Managed service providers (MSPs) in the UK will soon be subject to the terms of updated cybersecurity laws, as the UK government continues to update the Network and Information Systems (NIS) Regulations in the wake of its split from the EU.
MSPs will be brought under the same regulations that govern essential services, such as critical infrastructure and health care. The move stems in large part from an increasing focus on MSPs by the most advanced nation-state security actors, who often see them as the weakest or quickest link into government agencies or private industry espionage targets.
New cybersecurity laws that subject energy and water companies to stronger security and reporting standards will also apply to the UK’s MSPs, as NIS Regulations that were developed in 2018 under the prior EU GDPR terms are updated.
A string of serious attacks on MSPs no doubt prompted this revision, dating back to the “Operation Cloudhopper” campaign of 2014 to 2017 that hit targets all over the world. That attack was attributed to state-backed threat actors in China; similar groups in Russia were fingered for the SolarWinds attack. But private criminal groups are also interested in MSPs, with the REvil ransomware gang responsible for the 2021 attack on Kaseya.
The new cybersecurity laws are not immediate, requiring some further amount of parliamentary procedure to put in place, and it is widely expected that companies that will be subject to new rules will be given some sort of grace period in which to make necessary changes. Situations in which reporting is required will be expanded for these companies, which include cloud service providers and search engines. Some companies may also be required to report to regulatory bodies that they did not before. And the revised rules leave open the possibility that more industries will be included in the future.
Existing NIS regulations provide for fines of up to £17m for violations.
MSPs have privileged access to potentially thousands of client networks, which sometimes include government agencies and providers of critical infrastructure and services. That’s the rationale that will now put them among the more highly regulated industries in terms of cybersecurity laws.
The new reporting requirements put a great deal of focus on potential disruptions, not just for MSPs but for all covered industries. The requirements are not just reactive, in terms of simply setting time windows in which covered entities must report breaches and incidents after they happen, but are proactive in requiring incidents that could potentially cause a breach or a service outage even if such an issue has not yet developed. Notifications regarding incidents such as these are currently based on a threshold of impacted customers or data subjects, something that looks likely to change during this review period.
The new cybersecurity laws also appear to be making some changes to the fine amounts, promising a new “cost recovery system” that is more transparent and takes into account factors such as company size and the burden that the penalty would put on the organization. This would appear to give ICO more flexibility in tailoring fine amounts to the amount of actual damage or actual risk in each case.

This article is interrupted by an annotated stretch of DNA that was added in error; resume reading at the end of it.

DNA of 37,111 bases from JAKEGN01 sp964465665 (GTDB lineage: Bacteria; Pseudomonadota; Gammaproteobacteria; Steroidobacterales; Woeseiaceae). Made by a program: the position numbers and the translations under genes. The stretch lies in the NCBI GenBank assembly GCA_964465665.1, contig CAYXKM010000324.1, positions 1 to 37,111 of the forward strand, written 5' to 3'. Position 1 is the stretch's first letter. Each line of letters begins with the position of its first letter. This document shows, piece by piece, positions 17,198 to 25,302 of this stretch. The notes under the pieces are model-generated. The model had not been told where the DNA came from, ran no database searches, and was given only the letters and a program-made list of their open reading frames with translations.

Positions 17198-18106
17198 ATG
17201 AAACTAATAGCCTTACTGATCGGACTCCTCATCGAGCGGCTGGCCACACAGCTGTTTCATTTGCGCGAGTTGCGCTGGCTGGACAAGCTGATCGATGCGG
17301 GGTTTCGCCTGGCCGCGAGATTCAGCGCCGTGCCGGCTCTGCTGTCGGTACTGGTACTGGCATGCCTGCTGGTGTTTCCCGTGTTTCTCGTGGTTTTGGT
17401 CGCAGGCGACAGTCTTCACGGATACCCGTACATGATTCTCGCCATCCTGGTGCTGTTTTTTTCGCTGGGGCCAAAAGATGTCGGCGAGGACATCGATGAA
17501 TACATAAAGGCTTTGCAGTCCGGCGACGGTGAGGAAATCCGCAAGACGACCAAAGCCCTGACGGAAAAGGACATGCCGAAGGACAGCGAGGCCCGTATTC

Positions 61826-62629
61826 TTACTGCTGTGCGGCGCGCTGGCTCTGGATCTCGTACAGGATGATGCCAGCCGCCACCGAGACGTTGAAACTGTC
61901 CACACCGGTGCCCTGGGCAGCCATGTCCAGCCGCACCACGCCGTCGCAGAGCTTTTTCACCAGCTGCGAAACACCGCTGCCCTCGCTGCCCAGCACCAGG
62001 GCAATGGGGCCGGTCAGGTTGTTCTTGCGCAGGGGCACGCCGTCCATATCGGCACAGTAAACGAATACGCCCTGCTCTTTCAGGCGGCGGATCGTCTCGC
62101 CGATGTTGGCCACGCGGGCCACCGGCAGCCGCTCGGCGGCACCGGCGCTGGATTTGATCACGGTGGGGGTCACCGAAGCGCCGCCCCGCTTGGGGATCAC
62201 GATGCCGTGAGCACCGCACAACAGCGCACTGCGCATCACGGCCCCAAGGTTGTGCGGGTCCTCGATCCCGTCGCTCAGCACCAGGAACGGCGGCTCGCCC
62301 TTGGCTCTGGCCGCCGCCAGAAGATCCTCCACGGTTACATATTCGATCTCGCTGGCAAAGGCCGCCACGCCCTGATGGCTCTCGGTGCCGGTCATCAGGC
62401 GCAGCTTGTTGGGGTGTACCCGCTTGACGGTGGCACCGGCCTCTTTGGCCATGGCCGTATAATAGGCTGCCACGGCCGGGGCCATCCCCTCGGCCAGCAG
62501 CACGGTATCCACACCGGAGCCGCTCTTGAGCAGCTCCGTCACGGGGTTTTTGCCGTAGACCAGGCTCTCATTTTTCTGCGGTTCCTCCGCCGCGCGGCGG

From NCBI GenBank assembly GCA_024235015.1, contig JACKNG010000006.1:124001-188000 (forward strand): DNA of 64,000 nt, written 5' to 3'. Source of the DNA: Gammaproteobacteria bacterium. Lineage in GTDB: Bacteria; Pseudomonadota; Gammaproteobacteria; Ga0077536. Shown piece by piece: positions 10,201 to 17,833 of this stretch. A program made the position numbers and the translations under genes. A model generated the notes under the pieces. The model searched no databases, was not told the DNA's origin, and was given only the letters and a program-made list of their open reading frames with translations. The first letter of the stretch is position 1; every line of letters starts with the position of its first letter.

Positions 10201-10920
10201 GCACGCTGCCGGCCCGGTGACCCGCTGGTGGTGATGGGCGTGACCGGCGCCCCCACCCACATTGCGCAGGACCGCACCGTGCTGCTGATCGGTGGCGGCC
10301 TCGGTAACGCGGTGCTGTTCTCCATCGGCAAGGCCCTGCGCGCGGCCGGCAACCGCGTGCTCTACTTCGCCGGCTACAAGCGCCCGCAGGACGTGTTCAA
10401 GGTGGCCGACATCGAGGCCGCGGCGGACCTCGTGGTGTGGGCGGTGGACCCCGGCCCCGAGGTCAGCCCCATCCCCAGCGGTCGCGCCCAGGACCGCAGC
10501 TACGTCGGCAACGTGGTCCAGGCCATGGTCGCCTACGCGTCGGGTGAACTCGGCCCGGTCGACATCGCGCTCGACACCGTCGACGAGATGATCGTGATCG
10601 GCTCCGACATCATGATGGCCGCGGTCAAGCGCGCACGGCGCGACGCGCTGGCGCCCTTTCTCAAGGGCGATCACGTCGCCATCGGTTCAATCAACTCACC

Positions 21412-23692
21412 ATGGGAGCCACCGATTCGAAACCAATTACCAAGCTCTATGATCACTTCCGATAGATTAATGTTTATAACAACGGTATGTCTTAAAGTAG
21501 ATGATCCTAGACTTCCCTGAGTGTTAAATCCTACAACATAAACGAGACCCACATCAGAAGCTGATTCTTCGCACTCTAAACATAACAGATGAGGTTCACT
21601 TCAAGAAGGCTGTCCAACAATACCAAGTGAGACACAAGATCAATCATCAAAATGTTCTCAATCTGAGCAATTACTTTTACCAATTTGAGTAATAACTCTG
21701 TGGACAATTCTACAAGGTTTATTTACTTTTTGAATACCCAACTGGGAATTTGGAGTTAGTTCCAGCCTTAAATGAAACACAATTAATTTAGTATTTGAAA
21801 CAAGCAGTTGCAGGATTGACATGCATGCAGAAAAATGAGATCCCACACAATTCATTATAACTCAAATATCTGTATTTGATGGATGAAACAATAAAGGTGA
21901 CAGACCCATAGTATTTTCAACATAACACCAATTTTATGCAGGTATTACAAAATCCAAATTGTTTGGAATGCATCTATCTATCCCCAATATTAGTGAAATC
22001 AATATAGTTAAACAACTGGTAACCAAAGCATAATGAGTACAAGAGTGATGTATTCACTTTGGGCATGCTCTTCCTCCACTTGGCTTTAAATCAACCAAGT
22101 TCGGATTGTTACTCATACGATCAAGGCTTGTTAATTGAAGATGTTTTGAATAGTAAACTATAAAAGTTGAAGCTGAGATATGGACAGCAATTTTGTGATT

MSPs have become a priority target in the UK in part simply because most organizations are now using them. They are particularly important to small and medium businesses (SMEs), with some fairly recent surveys finding that 83% make use of them in some capacity. However, the businesses that are holdouts overwhelmingly cite a lack of trust in the handling of their data as the main reason why they will not engage with an MSP. The new cybersecurity laws could prompt some forced improvement in this area.
But even as both adoption of them and targeting by advanced hackers has grown, UK MSPs have demonstrated problems with keeping up with modern security needs. A survey from earlier in the year found that 80% had customers experience cyber attacks, and that the majority did not feel confident in their ability to fend off attacks. The impact on the market will thus be interesting, particularly if MSPs are not given much time to get up to regulatory snuff. But though these companies may have their own struggles with cybersecurity, they are vital to smaller businesses that simply do not have the IT resources to handle their own security.
The vast majority of SMEs said that they would be willing to switch MSPs to find the one that offers them satisfactory security, which could lead to consolidation in the market as those that are already best positioned to perform and meet regulatory requirements collect business. Alternately, MSPs might splinter into businesses focused on one individual need rather than the “one-stop-shops” they currently tend to market themselves as.
But Oz Alashe MBE, CEO of CybSafe, cautions against any type of organization viewing MSPs as their lone magic security bullet: “Requiring outsourced IT providers to meet minimum security standards is undoubtedly a legislative step in the right direction. Businesses have a responsibility to protect both themselves and their consumers, and we should expect no different from third-parties. Regulations, however, can only go so far in protecting data from cyber criminals. The public and private sectors need to work together to ensure organisations are treating cyber security as a business priority. Cyber attacks are not just more frequent; they are also increasingly complex. Therefore, businesses need to begin treating a positive cyber security culture as an active core value. We need to focus on measuring and changing specific security behaviours, not just ticking boxes on a risk register. While this move from the government is positive, there is much left to be done.”